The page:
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Tag: Google Apps

Photo Credit: Ramirez
Back to School Night

Back to School Night

Google is taking over Macs in schools!  Chromebooks and Google Classroom seem to be making some serious inroads in the K-12 education.  For every Mac we saw tonight, I saw a technology cart full of Chromebooks.  It is fascinating to see the adoption of technology in the classroom. The students seem to love it and enjoy the content. Teachers were more dubious.  With all new technologies, some glitches were experienced and some people adapt to new technologies faster than others.

A couple of teachers seemed less than thrilled, but everyone else had positive comments as to the role of the new electronic tools. Many teachers prefer the Chromebooks to Macs for the students.  They commented on cost and the benefit of having one for every student.  In addition, they liked how students could start on an assignment at school and finish it at home.  They days of “I forgot my assignment at home” are gone since all the data is stored in the cloud.

It will be fascinating to see how the technology evolves over the next decade.

Photo Credit: Google
Could it be the consumer that actually wins the office productivity software war?

Could it be the consumer that actually wins the office productivity software war?

Google has a new ad campaign that is directly taking on Microsoft’s baby, Office. Google has been doing very well head-to-head against Microsoft’s Internet service offerings; however, office productivity is one area where they may just be out of their league.  This is a serious revenue source for Microsoft, and they will play for keeps.

Microsoft has recognized the threat of Google Apps and has started to move in its lumbering pace towards a confrontation. Look at the deployment options consumers will have in the next release of Microsoft Office. Office 2010 will have a web-based version similar to Google Apps, mobile device support, and a full-blown application for local installation. Microsoft has even announced that it would have an ad-supported consumer version of Office Web Applications, the web based Office application.

I have been using Microsoft’s Office Live Workspace for several months and it is a great service. It is web-based collaborative storage service that integrates very well with Microsoft Office. This foundation is a glimpse of the future Office Web Applications.  Additionally, the Microsoft Web Applications will not have some of the document conversion issues that are encountered when working with Microsoft Office files in Google Apps.

Google Apps is a quality application suite, and I have written positively about my experience with the suite.  I still use Google Apps to host my personal e-mail domain. Even though the applications are well designed and feature rich, they are not Microsoft Office or even Open Office. I am reading and hearing of more deployments of Google Apps in education and at municipal government level.  This has the potential to save these institutions substantial amounts of money, but I am not sure how they are addressing the inherent security issues that come with Internet based data storage.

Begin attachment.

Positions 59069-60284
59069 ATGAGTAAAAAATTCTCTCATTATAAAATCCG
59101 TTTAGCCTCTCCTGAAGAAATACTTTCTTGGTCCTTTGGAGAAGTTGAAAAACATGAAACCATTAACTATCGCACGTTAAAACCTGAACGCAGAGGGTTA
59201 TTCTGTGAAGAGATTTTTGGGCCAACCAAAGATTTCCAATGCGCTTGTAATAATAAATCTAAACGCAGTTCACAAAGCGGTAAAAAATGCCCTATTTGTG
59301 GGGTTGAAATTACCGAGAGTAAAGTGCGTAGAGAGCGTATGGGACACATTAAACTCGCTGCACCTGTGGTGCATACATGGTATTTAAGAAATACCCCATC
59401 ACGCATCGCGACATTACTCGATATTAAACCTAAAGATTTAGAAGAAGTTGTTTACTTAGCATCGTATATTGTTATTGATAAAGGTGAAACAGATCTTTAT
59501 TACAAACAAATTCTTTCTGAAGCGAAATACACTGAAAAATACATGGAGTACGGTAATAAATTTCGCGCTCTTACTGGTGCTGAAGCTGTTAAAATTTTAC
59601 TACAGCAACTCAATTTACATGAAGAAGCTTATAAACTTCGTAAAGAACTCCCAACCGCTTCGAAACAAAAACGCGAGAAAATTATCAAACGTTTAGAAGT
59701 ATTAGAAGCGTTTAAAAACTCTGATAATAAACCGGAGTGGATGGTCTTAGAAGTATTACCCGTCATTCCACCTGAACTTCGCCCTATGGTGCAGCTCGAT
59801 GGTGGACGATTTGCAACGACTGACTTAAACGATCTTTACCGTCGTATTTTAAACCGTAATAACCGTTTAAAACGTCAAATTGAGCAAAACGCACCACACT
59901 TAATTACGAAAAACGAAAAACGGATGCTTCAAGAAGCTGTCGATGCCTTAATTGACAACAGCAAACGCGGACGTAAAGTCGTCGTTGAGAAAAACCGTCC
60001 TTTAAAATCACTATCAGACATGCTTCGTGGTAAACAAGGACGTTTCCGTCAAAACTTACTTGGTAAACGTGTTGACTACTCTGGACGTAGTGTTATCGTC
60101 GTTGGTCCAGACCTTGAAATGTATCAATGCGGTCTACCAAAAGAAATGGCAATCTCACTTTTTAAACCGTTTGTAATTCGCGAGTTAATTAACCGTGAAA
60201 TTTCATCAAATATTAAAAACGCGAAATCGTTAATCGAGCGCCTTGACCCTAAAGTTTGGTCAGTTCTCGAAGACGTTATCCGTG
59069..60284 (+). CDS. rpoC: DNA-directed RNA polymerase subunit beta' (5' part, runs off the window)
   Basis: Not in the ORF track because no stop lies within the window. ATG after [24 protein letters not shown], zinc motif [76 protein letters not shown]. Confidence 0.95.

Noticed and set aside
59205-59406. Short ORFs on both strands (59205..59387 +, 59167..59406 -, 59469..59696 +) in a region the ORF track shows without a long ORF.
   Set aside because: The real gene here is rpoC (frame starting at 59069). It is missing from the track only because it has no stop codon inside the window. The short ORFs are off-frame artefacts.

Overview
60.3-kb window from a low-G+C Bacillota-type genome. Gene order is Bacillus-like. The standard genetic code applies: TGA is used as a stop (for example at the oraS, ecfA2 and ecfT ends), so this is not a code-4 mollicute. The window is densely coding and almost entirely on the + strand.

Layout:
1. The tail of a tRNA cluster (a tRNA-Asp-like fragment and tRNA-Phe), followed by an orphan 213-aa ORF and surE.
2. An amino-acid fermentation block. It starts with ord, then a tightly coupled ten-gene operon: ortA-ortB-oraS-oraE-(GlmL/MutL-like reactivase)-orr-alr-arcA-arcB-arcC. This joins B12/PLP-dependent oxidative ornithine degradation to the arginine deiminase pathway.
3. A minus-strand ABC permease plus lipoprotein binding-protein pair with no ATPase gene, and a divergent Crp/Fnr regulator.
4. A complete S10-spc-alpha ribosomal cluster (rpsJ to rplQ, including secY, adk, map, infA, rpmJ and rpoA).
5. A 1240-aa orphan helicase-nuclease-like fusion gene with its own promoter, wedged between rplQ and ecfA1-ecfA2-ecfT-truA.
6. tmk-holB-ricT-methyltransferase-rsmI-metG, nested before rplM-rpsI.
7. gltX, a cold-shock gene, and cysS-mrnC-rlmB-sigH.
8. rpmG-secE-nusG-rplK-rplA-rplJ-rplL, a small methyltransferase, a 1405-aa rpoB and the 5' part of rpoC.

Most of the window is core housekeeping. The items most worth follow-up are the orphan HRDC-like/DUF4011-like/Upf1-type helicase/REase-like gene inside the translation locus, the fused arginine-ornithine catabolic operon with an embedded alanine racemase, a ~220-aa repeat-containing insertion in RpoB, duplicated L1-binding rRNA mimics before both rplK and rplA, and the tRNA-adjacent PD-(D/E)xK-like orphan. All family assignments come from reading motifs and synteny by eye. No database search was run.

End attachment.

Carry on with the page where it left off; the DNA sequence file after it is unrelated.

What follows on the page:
For me, I have to question Google’s focus. Google is moving forward on many different fronts and against large established competitors. Below is a list of a few Google products and the associated competitors. The more I think about it, it does seem like Google has a target in mind.




Android Mobile Device OS Microsoft, Apple, Nokia, RIM, etc.
Chrome Web browser Microsoft, Mozilla, Opera
Chrome OS Operating System Microsoft, Apple, Open Source
Apps Office productivity Microsoft, IBM, Open Source, Sun, etc.
Gmail Email Microsoft, Yahoo, IBM, etc.
Search Web, Enterprise, Desktop Microsoft, Yahoo, etc.

Microsoft and Google know the value of business consumers, and they will fight long and hard for their dollars. Office productivity is a core technology suite with large budgets in most corporations. In Microsoft’s latest 10-K filing, they report the Microsoft Business Division annual revenue at $18,894,000,000.  Microsoft Office systems generate over 90% of Microsoft Business Division revenue; this is serious business indeed.

No one will argue that Microsoft does not have the strongest brand and market penetration with Office. From a typical business professional point of view, and given that the access methods were similar, which would you choose Microsoft Office or Google Apps? I am betting that it would be Microsoft Office. To the majority of users, it is a known application interface and the file format is globally supported in the business community. Especially when you take into account that under the new Office 2010 business software licensing agreements that employees working from their non-primary computer, like from home, will have access to the non-ad supported web version at no additional cost. This is reminiscent of the good old days when the 80/20 software deployment rule was standard.